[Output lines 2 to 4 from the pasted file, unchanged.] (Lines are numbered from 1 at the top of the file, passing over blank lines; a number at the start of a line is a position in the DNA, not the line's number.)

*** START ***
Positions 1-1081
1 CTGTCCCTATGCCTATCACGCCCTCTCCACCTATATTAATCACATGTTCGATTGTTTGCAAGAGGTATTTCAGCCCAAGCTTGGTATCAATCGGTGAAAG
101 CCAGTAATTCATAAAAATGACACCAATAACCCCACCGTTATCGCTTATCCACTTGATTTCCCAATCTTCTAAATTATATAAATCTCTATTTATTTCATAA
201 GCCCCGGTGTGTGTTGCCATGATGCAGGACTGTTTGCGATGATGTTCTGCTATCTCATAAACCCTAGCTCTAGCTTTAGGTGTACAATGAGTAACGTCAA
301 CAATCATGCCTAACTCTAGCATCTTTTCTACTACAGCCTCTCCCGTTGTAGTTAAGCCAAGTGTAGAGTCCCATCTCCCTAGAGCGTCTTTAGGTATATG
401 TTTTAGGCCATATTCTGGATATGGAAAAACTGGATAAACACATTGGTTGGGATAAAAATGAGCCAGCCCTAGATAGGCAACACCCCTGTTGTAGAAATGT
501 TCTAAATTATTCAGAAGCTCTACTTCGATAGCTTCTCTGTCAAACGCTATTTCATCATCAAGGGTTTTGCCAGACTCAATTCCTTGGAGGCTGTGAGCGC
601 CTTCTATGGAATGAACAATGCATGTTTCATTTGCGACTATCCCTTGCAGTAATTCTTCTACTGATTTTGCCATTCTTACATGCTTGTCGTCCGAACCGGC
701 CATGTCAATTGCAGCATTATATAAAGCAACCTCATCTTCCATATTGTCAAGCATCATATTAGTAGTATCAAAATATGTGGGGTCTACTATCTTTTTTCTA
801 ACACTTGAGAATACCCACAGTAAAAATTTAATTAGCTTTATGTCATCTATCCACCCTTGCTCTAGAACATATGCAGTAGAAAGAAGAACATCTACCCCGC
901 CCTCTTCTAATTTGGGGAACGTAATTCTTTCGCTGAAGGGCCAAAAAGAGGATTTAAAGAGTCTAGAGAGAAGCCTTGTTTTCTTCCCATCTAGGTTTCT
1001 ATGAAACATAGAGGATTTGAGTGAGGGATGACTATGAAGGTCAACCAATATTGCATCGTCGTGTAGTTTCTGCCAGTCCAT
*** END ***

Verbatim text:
1 CTGTCCCTATGCCTATCACGCCCTCTCCACCTATATTAATCACATGTTCGATTGTTTGCAAGAGGTATTTCAGCCCAAGCTTGGTATCAATCGGTGAAAG
101 CCAGTAATTCATAAAAATGACACCAATAACCCCACCGTTATCGCTTATCCACTTGATTTCCCAATCTTCTAAATTATATAAATCTCTATTTATTTCATAA
201 GCCCCGGTGTGTGTTGCCATGATGCAGGACTGTTTGCGATGATGTTCTGCTATCTCATAAACCCTAGCTCTAGCTTTAGGTGTACAATGAGTAACGTCAA